The one upside from the black hole…(and its a MASSIVE ONE)
Despite the uncertainty which comes from not knowing when your application will finally be approved, there is one huge upside. While you wait, you will automatically be given an extension of stay every 6 months while you await the outcome of your PR application.
The picture on the above is an example of the 6 monthly extension, and while you are waiting for you PR to be approved, you will need to keep getting this extension of stay stamped in your passport every half year. Based on the current rate of approval, this shouldn’t be too long. However, even if the government or minister changes and they are less forthcoming in granting PR on a regular basis, your stay in Thailand won’t be affected until a decision is finally made.
So really, are they going to accept me?
The honest answer is probably ‘yes’, so long as you’ve done the things migrants normally do when they move to a new country – work in a decent job, contributed though paying taxes, and picked up enough of the language.
Unlike citizenship, there is no publicly available points system which you can check your skills and background against. Having said that, we do understand there is an internal points system that the immigration officials do use, which give preference to higher income/tax payments, time spend in Thailand and language skills.
If you are interested in understanding what the officials look for when you are applying for a permanent visa, you could do worse that checking out what they look for when applying for citizenship (see here). We stress though, only use this as a guide, as it isn’t the criteria immigration use to assess your PR eligibility.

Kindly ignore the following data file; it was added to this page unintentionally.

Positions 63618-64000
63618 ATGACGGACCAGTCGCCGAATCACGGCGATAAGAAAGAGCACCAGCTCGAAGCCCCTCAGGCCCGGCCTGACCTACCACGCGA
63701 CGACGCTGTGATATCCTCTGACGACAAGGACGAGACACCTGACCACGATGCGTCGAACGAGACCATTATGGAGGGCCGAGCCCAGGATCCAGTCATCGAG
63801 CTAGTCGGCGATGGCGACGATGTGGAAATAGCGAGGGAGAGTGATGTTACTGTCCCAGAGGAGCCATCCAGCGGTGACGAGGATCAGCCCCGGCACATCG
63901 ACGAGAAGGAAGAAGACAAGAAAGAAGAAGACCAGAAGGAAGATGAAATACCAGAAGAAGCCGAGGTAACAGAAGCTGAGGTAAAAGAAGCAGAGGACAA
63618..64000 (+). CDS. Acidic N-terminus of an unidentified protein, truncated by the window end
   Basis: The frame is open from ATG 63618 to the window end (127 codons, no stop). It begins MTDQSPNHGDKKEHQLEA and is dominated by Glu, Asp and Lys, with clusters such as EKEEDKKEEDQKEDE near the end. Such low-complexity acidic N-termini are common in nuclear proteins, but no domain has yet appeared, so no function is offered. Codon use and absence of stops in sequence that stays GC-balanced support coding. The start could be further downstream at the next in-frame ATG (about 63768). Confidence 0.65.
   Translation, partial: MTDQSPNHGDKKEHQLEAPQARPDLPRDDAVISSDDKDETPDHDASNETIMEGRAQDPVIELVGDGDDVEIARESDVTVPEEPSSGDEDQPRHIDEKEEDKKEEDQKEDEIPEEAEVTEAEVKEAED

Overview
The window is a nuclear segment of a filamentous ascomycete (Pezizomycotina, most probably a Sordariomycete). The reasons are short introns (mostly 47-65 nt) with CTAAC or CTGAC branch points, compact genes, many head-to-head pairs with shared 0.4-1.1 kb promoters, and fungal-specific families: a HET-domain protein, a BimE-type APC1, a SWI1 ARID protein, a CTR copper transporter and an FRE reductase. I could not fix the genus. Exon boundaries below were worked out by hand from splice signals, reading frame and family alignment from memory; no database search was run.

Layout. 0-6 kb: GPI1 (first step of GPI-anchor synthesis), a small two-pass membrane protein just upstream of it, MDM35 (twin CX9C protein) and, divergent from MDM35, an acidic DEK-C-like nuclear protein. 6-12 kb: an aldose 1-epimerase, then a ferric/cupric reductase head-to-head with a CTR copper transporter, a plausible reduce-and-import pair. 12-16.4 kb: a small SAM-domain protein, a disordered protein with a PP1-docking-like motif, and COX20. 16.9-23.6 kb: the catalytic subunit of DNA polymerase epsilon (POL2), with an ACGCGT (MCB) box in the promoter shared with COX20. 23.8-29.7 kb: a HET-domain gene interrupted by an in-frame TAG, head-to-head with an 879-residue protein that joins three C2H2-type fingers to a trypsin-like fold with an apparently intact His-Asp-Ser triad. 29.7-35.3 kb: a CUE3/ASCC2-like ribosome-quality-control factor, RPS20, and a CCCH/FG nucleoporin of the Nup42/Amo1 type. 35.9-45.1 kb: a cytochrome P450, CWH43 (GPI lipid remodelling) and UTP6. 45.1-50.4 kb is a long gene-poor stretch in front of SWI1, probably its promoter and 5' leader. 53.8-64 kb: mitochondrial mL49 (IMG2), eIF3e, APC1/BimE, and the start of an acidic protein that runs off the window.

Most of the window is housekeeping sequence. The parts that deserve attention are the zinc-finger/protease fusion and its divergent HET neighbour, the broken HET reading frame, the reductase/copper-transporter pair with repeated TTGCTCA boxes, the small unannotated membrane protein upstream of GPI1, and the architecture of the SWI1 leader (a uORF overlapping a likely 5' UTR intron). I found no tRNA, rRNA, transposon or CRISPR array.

Based on lots of anecdotal information however, you stand a pretty good chance of being accepted for PR if the following apply to you:
- Meet the basic income, tax and visa thresholds outlined above;
- Have a decent educational background and/or have a reasonable skill set;
- Speak, at a minimum, polite and passable Thai for the interviews with the immigration department and be able to explain your background and current situation with them;
- Have shown a reasonable commitment to Thailand in terms of work history, family or other activities;
- To be able to show that you genuinely intend to make Thailand your home.
I work for myself, do I have a chance?
If you are working as an employee for a mid-sized to larger company, Thai or foreign, your chances of gaining Thai PR will be pretty good.
However, we understand that many people work for themselves, via their own companies which are essentially small businesses. This need not be a hindrance.
We understand unofficially that immigration will consider self-employed applicants whose company’s have a paid up capital exceeding 2 million baht, though some reports say this is 5 million baht. It is also fair to say that they will be looking applicants who’s own companies are legitimately trading profitably, with a good track record over a number of years. Immigration officials will want to examine your company documents, and will see through (and reject) applicants who have set up a company simply to get the work permit, PR and citizenship.